The past several years have been quite a revelation for baseball. After countless movies, documentaries, myths and self-congratulatory gestures speaking about the “magic” of the sport, the forgotten story of baseball in America and beyond has begun to surface.

The movie “Sugar” told the story of a Dominican baseball hopeful who didn’t make it to the big league and had to find another way to carry on and live his life. In a game filled with cheating of various kinds, steroids crushed whatever notion of purity remained in the sport. Now “The Curious Case of Curt Flood,” an HBO Sports documentary, shows how the idea of the good old days when players played “for the love of the game” is hogwash.

Flood challenged Major League Baseball’s reserve clause in player contracts in his desire to be a free agent. The lawsuit rocked the sport and made Flood, who was once a media darling and the talk of the town in St. Louis, where he played for the Cardinals, public enemy No. 1.

According to, the reserve clause in baseball players’ contracts meant that players were bound to one team for a long period, even if the contracts he signed nominally covered only one season. Owners back in the sport’s glory days maintained the clause in perpetuity, keeping players stuck with the same teams for life, playing for whatever the owner felt like paying them. The only way out for a player was to quit, but in doing so he ran the risk of owners colluding to make it hard for him to find another job in the league.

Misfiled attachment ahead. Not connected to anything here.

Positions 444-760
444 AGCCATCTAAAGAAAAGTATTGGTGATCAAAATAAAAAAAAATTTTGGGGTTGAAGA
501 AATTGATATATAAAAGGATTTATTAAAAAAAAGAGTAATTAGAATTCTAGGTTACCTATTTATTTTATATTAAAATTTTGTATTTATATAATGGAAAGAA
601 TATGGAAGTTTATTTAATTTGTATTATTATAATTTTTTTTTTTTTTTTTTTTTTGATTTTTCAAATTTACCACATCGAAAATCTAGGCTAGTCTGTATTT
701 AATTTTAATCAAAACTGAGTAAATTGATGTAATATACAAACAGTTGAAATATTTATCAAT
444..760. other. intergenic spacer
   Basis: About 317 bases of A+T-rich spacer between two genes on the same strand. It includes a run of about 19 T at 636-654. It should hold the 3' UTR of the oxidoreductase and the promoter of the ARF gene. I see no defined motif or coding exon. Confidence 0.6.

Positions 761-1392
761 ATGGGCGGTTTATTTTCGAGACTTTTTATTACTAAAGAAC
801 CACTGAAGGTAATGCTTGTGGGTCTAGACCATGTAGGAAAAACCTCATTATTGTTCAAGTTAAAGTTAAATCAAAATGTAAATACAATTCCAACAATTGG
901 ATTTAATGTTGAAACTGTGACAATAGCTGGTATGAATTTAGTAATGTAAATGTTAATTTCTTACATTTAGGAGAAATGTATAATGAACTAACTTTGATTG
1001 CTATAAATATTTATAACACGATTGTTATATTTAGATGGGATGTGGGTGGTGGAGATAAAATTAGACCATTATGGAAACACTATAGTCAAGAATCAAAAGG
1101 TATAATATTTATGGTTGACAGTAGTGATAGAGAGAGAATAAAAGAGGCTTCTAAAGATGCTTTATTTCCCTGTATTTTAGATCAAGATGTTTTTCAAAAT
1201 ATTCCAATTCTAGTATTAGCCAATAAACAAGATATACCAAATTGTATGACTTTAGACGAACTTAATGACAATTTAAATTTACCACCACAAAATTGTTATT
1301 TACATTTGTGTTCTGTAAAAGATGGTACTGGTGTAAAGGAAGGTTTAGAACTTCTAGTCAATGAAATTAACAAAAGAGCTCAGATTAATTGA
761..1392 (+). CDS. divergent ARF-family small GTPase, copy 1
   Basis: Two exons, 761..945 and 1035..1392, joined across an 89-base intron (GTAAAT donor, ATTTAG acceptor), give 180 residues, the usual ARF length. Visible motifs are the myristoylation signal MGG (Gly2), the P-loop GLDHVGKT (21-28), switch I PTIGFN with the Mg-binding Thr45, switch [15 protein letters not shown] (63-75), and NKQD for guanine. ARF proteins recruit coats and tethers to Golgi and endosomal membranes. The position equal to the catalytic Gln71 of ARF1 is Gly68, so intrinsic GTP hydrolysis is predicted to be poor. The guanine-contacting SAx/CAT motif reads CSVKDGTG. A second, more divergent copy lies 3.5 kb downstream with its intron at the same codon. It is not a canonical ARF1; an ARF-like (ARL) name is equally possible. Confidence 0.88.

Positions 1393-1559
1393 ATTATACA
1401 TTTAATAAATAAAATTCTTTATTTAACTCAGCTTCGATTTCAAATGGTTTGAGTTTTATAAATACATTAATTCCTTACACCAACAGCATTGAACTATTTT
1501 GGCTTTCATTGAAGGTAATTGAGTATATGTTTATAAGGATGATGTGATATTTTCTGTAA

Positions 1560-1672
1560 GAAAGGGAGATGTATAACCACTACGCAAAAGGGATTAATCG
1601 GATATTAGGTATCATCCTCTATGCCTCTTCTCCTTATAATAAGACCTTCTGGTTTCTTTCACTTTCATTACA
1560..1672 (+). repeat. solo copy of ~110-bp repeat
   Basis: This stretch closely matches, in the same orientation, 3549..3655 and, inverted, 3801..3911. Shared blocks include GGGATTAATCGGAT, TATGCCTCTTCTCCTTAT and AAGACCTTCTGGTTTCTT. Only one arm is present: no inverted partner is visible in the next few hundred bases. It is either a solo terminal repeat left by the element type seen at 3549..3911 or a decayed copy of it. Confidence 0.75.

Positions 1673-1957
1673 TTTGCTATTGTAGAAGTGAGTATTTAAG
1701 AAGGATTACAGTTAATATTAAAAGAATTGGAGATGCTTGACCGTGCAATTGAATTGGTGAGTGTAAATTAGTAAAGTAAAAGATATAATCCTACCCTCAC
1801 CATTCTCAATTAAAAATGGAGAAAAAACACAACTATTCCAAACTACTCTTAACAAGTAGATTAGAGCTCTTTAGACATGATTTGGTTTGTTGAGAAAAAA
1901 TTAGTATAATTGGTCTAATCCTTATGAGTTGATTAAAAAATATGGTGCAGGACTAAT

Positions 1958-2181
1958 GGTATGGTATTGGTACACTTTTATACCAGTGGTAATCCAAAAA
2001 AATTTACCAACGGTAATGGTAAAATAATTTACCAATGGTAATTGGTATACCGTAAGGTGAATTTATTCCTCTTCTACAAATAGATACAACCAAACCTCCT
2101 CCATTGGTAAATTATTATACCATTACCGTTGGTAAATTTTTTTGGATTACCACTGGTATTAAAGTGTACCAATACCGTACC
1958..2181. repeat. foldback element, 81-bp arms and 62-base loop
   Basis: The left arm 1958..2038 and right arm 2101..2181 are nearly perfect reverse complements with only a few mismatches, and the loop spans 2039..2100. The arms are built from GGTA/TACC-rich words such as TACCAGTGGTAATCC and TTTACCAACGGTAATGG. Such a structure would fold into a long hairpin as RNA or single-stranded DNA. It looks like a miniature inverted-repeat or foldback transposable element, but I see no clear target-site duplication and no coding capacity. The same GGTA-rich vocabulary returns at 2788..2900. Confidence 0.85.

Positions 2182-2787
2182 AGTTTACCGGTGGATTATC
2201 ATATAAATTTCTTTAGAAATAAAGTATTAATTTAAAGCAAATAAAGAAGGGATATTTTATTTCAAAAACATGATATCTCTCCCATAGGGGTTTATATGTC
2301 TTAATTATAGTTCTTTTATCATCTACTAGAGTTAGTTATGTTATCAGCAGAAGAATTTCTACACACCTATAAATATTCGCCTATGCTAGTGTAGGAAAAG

Flood challenged the injustice of this law, drawing the comparison between baseball players’ contracts and slavery, with the only difference being that baseball players were technically allowed to quit. Flood sat out the entire 1970 season while fighting the case, which went all the way to the Supreme Court.

The documentary does a great job of cobbling together old newscasts and commentary from newspapers, lawyers, union leaders like the legendary Marvin Miller and former teammates like Bob Gibson and Tim McCarver to illustrate Flood’s baseball life.

HBO also spoke with Flood’s widow, Judy Pace Flood; his daughter, Shelly Flood; his sister, Rickie Riley; and other family members and former girlfriends to illustrate how his ostracizing from baseball drove him to the bottle and a cigarette habit that eventually pushed away his children and his first wife.

While Flood didn’t win his case, he set in motion the change that eventually led to free agency for baseball players. Every player who is making millions of dollars and is able to go the highest bidder owes a debt to Flood. “The Curious Case of Curt Flood” demonstrates exactly why.